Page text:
Bonnie of the Hills (1913)

Bonnie, a wholesome girl of the western mountain country, becomes engaged to Ralph Stuart, a cowboy, after he promises her that he will stop drinking. John Trent, an Easterner, spending his... See full summary »

Director:

Lloyd Ingraham
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Cast

Cast overview:
Marguerite Clayton ... Bonnie
Fred Church ... Ralph Stuart
Lee Willard ... John Trent
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Storyline

Bonnie, a wholesome girl of the western mountain country, becomes engaged to Ralph Stuart, a cowboy, after he promises her that he will stop drinking. John Trent, an Easterner, spending his vacation in the little western town, falls over an embankment. Bonnie and Ralph see him fall and go to his assistance. Ralph notices that his sweetheart is very much concerned about the stranger's wounds, which infuriates him. With Bonnie's help, Trent manages to get back to the hotel. Jealousy drives Ralph to drink. He goes to Bonnie and upbraids her. She returns the ring and dismisses him. Almost insane from whiskey and jealousy, he attempts to kill Trent. Bonnie comes to Trent's assistance and he gets away on her horse. Ralph gives chase and brings Trent to earth in a very sensational manner. Bonnie, however, has followed the men and she pleads with Ralph to spare Trent, whom she has grown to love. Ralph, now sobered, grants her request, even though it is at the expense of his own happiness. Written by Moving Picture World synopsis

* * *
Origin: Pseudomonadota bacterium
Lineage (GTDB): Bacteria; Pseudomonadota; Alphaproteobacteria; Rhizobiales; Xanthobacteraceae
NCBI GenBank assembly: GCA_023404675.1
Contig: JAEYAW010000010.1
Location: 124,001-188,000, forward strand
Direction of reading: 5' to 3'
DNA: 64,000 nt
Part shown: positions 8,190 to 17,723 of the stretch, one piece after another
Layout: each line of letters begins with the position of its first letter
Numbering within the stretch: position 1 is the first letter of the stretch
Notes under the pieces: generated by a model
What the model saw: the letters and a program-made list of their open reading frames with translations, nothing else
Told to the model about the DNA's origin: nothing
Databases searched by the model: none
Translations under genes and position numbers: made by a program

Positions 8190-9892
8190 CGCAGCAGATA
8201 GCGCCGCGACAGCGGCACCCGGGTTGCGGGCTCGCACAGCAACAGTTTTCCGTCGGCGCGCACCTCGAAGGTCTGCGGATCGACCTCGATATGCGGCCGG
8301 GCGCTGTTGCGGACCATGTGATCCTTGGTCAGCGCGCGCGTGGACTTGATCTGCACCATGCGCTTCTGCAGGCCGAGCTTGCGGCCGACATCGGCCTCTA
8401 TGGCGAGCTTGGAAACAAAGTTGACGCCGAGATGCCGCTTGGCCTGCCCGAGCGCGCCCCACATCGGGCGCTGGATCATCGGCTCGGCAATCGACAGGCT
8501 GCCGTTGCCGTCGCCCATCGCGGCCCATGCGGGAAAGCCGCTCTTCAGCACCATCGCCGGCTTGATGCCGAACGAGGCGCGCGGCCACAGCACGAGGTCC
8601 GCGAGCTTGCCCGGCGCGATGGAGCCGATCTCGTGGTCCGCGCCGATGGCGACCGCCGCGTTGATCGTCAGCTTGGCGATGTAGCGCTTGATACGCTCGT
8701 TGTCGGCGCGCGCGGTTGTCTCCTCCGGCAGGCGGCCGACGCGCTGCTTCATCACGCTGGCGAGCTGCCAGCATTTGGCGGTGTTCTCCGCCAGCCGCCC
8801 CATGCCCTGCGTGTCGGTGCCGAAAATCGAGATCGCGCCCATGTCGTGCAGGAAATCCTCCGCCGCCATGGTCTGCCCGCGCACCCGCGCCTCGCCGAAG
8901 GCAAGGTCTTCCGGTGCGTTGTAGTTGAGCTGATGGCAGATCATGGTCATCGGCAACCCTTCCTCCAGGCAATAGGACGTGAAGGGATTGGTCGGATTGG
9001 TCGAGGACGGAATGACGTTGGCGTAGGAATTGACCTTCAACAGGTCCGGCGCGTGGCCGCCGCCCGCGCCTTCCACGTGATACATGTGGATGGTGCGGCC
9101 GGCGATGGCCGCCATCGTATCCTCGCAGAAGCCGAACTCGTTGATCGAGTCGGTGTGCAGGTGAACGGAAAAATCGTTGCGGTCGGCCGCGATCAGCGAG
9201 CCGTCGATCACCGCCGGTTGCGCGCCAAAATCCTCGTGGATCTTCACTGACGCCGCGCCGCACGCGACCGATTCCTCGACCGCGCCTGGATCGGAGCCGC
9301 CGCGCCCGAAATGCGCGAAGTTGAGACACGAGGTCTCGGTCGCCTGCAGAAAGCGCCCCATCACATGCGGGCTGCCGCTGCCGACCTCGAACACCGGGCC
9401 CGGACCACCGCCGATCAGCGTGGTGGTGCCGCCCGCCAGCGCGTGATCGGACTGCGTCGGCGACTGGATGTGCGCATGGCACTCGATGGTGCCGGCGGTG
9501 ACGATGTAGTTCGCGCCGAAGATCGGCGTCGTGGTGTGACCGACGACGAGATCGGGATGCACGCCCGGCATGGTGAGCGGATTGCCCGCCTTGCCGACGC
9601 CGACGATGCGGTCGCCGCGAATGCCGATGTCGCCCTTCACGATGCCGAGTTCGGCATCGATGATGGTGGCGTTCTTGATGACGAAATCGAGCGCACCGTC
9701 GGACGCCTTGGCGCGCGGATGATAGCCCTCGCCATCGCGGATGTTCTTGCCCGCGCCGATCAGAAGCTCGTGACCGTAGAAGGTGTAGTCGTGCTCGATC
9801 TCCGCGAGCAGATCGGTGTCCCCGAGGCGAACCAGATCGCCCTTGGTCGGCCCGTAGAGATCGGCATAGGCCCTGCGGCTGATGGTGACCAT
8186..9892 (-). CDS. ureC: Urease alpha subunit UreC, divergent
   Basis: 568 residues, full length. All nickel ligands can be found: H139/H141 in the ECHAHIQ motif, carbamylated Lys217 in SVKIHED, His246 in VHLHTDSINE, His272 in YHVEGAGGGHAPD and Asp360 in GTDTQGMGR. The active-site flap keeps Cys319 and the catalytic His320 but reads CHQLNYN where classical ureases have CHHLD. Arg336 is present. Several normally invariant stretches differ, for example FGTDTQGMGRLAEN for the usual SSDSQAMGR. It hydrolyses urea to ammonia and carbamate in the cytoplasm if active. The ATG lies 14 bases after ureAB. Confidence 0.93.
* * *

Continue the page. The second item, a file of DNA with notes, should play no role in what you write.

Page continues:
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Genres:

Short | Western

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Details

Country:

USA

Language:

English

Release Date:

11 September 1913 (USA) See more »

Filming Locations:

Niles, California, USA

Company Credits

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Technical Specs

Sound Mix:

Silent

Aspect Ratio:

1.33 : 1
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User Reviews

The plot is not new, but it furnishes suspense
18 November 2017 | by deickemeyerSee all my reviews

There are a good many fine things in this drama, of the West in which two jealous men gun for each other and the girl has the third part working to help the man of her choice. These three characters are made real; they are not plot-ridden and each has natural failings and convincing virtues. They are human and this gives the picture a deeper interest than usual. The plot is not new, but it furnishes suspense. The photography is excellent. A good release. Marguerite Clayton has the girl's role with Lee Willard and Frederick Church as the men. - The Moving Picture World, September 27, 1913


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